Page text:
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China-Japan Land Dispute Boils Over at Tokyo Film Festival

Cinematographer for Chinese film "Feng Shui" is prevented from speaking at a news conference at the Tokyo International Film Festival


Controversy surrounding the Chinese film "Feng Shui" continued to swirl at the Tokyo International Film Festival on Monday, when the film's cinematographer, Liu Younian, was prevented from taking part in a news conference tied to the screening of the film.

Liu arrived in Tokyo on Monday, after the film's director, Wang Jing, and actors Yan Bingyan and Jiao Gang canceled their trip. Their action followed the film's producers attempts late last week to stop the film's participation in the festival amid ongoing territorial tensions between China and Japan.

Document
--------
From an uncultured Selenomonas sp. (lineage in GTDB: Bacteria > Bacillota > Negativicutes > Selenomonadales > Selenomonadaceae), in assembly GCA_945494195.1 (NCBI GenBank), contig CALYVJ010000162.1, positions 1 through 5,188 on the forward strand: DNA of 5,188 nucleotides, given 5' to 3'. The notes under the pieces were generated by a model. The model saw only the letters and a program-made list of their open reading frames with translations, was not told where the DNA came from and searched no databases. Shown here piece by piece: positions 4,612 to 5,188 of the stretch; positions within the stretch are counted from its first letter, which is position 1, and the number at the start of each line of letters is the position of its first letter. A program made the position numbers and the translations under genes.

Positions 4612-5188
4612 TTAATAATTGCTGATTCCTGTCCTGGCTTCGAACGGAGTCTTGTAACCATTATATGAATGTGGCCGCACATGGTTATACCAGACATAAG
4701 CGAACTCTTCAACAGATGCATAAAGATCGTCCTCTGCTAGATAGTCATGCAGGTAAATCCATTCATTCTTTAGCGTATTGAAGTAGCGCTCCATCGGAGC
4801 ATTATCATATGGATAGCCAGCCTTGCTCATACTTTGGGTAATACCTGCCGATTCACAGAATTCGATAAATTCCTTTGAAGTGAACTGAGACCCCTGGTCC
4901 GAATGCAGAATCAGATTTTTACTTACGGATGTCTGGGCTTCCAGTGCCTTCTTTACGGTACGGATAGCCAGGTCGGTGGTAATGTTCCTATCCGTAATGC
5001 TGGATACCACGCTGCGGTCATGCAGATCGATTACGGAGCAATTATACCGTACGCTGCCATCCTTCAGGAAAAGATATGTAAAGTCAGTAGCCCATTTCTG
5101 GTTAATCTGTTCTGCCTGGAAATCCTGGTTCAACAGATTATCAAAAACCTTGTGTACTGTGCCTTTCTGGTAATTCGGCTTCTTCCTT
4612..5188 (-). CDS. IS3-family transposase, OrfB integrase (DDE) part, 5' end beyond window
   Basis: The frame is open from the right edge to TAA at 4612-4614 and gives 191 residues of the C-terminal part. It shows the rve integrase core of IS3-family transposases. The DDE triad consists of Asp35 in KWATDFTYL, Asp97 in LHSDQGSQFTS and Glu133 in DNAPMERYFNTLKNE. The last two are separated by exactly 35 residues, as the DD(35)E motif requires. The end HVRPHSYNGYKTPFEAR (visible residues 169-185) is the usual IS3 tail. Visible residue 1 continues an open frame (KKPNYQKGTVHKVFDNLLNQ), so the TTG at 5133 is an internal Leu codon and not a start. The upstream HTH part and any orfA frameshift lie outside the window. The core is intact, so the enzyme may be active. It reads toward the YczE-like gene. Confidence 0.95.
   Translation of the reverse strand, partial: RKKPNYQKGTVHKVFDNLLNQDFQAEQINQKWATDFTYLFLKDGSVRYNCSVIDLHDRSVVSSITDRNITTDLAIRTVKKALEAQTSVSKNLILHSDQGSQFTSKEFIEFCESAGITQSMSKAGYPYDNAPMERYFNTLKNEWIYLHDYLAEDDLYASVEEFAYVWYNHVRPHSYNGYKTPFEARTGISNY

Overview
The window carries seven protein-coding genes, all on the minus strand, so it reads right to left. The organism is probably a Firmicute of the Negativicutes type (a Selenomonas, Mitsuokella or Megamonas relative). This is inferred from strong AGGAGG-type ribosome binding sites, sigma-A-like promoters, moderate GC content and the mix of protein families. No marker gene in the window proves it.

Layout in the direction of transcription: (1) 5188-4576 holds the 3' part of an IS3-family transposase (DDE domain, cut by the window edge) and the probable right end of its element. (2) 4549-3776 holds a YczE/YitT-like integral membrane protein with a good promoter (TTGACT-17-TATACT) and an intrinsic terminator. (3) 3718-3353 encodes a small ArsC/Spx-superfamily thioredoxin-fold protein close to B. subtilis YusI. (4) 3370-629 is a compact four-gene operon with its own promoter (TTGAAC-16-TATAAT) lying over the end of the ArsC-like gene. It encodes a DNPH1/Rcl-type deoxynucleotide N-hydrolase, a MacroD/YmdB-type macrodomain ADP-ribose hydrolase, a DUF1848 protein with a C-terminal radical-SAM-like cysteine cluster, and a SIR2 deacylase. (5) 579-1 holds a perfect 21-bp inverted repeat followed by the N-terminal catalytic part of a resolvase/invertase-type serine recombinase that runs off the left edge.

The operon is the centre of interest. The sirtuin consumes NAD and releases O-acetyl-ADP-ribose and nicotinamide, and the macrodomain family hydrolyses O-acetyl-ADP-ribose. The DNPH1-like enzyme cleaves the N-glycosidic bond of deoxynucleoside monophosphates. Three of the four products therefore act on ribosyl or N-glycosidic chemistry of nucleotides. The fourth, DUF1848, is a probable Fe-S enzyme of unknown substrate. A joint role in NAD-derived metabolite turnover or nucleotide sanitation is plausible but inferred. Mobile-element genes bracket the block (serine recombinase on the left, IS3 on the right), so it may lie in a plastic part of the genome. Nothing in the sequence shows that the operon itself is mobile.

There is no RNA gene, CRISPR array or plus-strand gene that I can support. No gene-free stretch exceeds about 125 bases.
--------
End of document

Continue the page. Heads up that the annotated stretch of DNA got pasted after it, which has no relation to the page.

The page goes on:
Tom Yoda (left), chairman of the festival, confirmed to TheWrap that "Feng Shui" would screen as planned on Monday, laying to rest confusion over the fate of the family drama that follows the daily struggles in a working class Chinese household.

“We have a signed contract, and we already have the film here,” Yoda said.  “I think it is important that we show it.”

Protests erupted in China in August, after the Japanese purchased the Senkaku Islands in the East China Sea, from private land owners. Taiwan also claims the islands as their own.

Nobushige Toshima, the festival's first secretary, said he imaged that Liu was unaware of the gravity of the situation and possibly unaware that his colleagues had canceled their appearances.

 "The festival is not an arena for politics. It is a place for culture, and the only question is whether or not this is a good film and not whether or not it is Chinese," Toshima said. "We had a signed contract to screen the film from the producers and a clause in the contract saying that the producers could not cancel the screening without the festival's consent."